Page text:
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This graph compares the percent of the population by race (shown as grey dots) with the percent of police killings by race (shown as pink dots). If a pink dot is to the right of a grey dot, that racial group is overrepresented in police killings ­– there are more people of that race killed by police than we would expect by demographics alone. Many fatal encounters with police do not include race data. These are indicated as unspecified.

Here are the rates of police killings, per million, by race for 2010 to 2019 in Mountain West states: 

  • Asian/Pacific Islander: 1.50 fatalities per million people
  • White: 4.65 fatalities per million people
  • Hispanic/Latinos: 7.11 per million people
  • Native American: 7.38 per million people
  • Black: 14.38 per million people

Remember, 15% of fatal encounters with police in the Mountain West were lacking race data. Despite the picture being incomplete, the partial data shows that Hispanic/Latino people are 53% more likely to be killed by police than white people, Indigenous people are 59% more likely, and Black people are more than 200% more likely to be killed by police. 
The complexity of analyzing data by race also makes it difficult to get a clear picture of how many Native Americans are killed by police. Let's consider New Mexico, where 8.7% of residents are Native American, according to the U.S. Census Bureau. Yet in New Mexico, just 2.9% of fatal encounters with police (excluding vehicles) were Native American. It would appear that Native Americans are underrepresented in fatalities. And yet, because we don't know the race of the victim in 16% of fatal encounters in New Mexico, this may not actually be the case. Further, Indigenous people have faced a long history of misrepresentation in data that is collected about them, by outsiders, rather than with and for them. The data sovereignty movement challenges this tradition and advocates for Indigenous communities to be involved in data collection efforts and to have the right to control and apply their own data.

What about police who are killed in the line of duty?

In addition to analyzing data about people who are killed by police, we also looked at data on police officers killed in the line of duty. We used data from the FBI's Law Enforcement Officers Killed and Assaulted (LEOKA) program. Police agencies submit this data voluntarily to the FBI, thus it is not a comprehensive dataset. The FBI differentiates felonious deaths – "in which the willful and intentional actions of an offender results in the fatal injury of an officer who is performing his or her official duties" – from accidental deaths, and we focused on felonious deaths in our analysis.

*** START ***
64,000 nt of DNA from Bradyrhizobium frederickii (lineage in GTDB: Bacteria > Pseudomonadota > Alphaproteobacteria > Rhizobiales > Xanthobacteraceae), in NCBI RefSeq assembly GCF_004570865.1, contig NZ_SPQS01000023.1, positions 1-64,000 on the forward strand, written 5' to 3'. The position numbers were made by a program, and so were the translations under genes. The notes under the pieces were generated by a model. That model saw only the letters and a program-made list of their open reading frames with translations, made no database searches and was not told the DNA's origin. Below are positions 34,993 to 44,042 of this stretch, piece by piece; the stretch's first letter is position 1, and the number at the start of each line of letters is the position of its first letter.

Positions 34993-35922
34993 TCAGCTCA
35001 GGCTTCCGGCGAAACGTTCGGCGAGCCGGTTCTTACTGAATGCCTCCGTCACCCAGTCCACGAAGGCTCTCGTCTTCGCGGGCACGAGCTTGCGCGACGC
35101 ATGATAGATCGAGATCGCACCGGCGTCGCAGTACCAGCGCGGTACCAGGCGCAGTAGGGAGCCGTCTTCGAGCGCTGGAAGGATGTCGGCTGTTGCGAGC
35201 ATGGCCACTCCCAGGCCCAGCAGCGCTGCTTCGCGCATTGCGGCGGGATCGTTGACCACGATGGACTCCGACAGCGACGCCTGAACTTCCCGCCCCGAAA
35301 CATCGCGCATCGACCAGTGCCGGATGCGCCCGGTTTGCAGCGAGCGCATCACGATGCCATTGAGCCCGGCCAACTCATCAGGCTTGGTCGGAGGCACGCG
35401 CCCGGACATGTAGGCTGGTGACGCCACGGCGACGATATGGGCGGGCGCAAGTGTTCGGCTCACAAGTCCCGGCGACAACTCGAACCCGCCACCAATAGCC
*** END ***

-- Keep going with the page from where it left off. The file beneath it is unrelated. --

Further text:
We compared the rates of felonious deaths in the line of duty to the rates of people killed by police (normalized for population) at the state level. We found that there was a positive relationship between civilian and police deaths: when there are more fatal encounters with police, there are also more police killed. As a region, the Mountain West is above the U.S. average for both officer fatalities and civilian fatalities per million people. However, with the civilian fatalities, it is the highest region in the country, whereas with officer fatalities, it's not the highest. This relationship is visualized below in a scatterplot of people killed by police (per million) versus police feloniously killed in the line of duty (per million).

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Where can I get the data from your analyses?

 

We are sharing the data from the core of this project – annual rates of people killed by police, from the various databases, normalized for population – for the entire U.S., individual states, and geographic regions in a GitHub repository as CSV files.

This story was produced by the Mountain West News Bureau, a collaboration between Wyoming Public Media, Boise State Public Radio in Idaho, KUNR in Nevada, the O'Connor Center for the Rocky Mountain West in Montana, KUNC in Colorado, KUNM in New Mexico, with support from affiliate stations across the region. Funding for the Mountain West News Bureau is provided in part by the Corporation for Public Broadcasting.